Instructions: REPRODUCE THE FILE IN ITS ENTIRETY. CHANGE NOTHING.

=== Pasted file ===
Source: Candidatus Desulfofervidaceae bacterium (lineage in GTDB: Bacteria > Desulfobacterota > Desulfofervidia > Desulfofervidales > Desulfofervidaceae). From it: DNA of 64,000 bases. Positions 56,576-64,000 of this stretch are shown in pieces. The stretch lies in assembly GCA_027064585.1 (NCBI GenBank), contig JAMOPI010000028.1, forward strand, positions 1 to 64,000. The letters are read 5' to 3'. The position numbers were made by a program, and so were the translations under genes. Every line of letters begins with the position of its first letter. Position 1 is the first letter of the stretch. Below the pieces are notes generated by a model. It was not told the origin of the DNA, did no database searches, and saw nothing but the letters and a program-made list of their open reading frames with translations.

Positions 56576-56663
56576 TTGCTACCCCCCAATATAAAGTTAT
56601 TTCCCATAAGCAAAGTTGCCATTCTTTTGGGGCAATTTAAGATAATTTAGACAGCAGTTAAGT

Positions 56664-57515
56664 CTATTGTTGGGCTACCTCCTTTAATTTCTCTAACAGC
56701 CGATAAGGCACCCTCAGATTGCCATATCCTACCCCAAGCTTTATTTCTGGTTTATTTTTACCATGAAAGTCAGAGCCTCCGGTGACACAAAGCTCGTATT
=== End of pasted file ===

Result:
Source: Candidatus Desulfofervidaceae bacterium (lineage in GTDB: Bacteria > Desulfobacterota > Desulfofervidia > Desulfofervidales > Desulfofervidaceae). From it: DNA of 64,000 bases. Positions 56,576-64,000 of this stretch are shown in pieces. The stretch lies in assembly GCA_027064585.1 (NCBI GenBank), contig JAMOPI010000028.1, forward strand, positions 1 to 64,000. The letters are read 5' to 3'. The position numbers were made by a program, and so were the translations under genes. Every line of letters begins with the position of its first letter. Position 1 is the first letter of the stretch. Below the pieces are notes generated by a model. It was not told the origin of the DNA, did no database searches, and saw nothing but the letters and a program-made list of their open reading frames with translations.

Positions 56576-56663
56576 TTGCTACCCCCCAATATAAAGTTAT
56601 TTCCCATAAGCAAAGTTGCCATTCTTTTGGGGCAATTTAAGATAATTTAGACAGCAGTTAAGT

Positions 56664-57515
56664 CTATTGTTGGGCTACCTCCTTTAATTTCTCTAACAGC
56701 CGATAAGGCACCCTCAGATTGCCATATCCTACCCCAAGCTTTATTTCTGGTTTATTTTTACCATGAAAGTCAGAGCCTCCGGTGACACAAAGCTCGTATT